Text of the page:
"Sunni Islamist radicalization leading to violence is a serious threat to both Canada and its allies," says CSIS in a heavily censored February 2012 assessment released through an Access to Information request.
The assessment also finds that "a large number of venues have been, and continue to be, used to further Islamist extremist ideology" in Canada.
While the RCMP has connected places like the Salaheddin Islamic Centre in Toronto to efforts to indoctrinate people in extremist Muslim ideology, CSIS finds radicals are created through other venues too.
Its report finds that husbands, wives and siblings push each other into extremist thinking, while others are drawn into support of Islamist violence through chat rooms on jihadi websites or in Canadian prisons.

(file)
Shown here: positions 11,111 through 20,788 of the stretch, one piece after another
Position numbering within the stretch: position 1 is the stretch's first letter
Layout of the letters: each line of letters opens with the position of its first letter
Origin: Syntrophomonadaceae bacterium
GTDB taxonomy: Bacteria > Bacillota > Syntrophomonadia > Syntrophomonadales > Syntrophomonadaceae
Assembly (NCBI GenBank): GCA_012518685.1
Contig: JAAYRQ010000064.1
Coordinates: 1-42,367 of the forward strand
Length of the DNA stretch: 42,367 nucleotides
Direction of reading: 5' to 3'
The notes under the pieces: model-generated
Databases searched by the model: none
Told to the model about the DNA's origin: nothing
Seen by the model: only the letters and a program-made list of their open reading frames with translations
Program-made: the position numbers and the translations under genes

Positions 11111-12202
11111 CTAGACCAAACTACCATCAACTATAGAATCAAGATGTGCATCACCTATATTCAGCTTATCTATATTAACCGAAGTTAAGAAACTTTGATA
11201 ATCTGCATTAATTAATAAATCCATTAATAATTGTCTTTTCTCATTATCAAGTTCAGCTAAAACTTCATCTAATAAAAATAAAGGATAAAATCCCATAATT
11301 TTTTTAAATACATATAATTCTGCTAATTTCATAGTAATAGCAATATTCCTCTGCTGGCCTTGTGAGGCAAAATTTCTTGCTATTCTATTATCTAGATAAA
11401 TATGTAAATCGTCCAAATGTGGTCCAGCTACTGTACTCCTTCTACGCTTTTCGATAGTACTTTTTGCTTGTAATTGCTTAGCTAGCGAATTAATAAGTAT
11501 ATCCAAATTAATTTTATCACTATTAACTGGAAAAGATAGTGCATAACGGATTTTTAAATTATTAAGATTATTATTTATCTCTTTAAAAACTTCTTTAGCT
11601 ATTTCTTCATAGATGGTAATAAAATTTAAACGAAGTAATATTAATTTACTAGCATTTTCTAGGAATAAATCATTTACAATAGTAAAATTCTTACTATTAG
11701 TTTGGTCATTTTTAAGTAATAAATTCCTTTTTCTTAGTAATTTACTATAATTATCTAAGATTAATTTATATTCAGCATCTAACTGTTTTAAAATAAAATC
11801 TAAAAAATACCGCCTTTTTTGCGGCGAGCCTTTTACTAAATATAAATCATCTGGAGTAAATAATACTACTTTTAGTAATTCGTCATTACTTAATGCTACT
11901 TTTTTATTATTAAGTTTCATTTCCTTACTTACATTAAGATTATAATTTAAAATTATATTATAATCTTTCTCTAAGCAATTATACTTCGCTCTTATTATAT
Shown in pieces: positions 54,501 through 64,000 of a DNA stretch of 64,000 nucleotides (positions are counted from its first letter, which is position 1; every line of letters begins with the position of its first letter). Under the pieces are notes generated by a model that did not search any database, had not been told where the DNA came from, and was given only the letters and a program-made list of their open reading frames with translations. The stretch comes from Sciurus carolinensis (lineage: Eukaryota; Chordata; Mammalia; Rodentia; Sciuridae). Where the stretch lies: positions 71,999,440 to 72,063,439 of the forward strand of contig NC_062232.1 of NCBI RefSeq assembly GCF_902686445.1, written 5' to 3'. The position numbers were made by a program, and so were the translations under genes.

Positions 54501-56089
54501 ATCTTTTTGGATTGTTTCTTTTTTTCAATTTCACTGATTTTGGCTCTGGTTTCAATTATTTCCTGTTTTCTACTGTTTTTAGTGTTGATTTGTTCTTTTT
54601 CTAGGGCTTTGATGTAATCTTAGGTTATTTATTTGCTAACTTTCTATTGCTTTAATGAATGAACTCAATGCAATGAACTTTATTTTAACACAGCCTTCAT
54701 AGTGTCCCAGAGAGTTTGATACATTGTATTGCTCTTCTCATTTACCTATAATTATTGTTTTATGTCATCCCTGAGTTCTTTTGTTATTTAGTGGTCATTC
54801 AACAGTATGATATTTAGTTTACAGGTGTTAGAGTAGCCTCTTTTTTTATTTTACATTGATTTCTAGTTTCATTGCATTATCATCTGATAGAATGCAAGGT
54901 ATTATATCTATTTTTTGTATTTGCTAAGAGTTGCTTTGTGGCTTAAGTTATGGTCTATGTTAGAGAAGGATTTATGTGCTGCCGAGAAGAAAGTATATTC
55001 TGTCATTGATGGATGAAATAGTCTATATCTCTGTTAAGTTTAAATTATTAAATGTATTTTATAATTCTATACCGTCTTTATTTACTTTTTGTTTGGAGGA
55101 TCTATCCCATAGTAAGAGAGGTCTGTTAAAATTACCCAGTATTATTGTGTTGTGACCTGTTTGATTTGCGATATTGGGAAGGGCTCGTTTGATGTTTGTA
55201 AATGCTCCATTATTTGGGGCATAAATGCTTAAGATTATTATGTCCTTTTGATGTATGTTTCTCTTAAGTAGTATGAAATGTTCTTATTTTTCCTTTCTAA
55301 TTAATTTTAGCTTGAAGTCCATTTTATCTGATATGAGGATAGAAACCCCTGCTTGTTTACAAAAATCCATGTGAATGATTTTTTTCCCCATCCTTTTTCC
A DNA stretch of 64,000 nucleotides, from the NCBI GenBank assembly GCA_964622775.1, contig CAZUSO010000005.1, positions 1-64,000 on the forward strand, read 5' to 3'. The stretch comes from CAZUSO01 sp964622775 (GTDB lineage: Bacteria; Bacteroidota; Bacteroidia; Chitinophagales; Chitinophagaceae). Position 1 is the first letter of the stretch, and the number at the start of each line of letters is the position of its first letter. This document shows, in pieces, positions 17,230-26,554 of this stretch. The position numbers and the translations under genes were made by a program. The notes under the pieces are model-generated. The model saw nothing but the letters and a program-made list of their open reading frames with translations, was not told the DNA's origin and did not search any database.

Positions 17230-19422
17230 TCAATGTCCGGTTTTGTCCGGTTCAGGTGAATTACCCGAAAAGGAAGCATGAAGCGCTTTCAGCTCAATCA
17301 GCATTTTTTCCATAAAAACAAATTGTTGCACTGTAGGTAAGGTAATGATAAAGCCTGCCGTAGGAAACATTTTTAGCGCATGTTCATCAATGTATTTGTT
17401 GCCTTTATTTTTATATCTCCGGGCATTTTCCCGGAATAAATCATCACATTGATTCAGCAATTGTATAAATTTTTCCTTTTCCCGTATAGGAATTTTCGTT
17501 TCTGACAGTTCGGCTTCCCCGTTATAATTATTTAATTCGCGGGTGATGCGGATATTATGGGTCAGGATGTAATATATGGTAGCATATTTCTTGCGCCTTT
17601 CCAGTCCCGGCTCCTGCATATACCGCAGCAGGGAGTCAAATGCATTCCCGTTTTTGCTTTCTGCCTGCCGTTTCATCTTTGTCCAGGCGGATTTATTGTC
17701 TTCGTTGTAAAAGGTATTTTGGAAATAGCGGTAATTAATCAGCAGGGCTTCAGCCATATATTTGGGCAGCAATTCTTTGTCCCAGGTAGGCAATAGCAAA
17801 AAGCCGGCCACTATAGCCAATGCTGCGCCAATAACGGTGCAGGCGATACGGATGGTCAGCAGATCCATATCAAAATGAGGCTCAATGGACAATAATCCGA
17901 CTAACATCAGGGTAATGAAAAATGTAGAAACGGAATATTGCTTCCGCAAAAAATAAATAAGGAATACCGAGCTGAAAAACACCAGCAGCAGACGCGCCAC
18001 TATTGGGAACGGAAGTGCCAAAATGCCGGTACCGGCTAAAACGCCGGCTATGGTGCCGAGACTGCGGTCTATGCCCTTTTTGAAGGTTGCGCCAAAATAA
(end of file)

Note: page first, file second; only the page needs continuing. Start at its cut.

In other cases, CSIS finds Islamists are immigrating to Canada.
"On occasion, the radicalization process appears to take place largely outside Canada, either prior to the extremists' arrival in our country or after a conscious decision to leave Canada," says the spy service.
CSIS doesn't expect the problem to go away soon.
"The Service assesses that radicalization will continue to develop in the foreseeable future in Canada," its report says.
A CSIS spokeswoman say Canadians should be aware of genuine dangers.
"Canada has been identified as a legitimate target by various individuals who espouse the ideology of Al Qaeda, and has not been immune from the more recent phenomenon of 'home-grown' terrorism," said Tahera Mufti in an e-mail.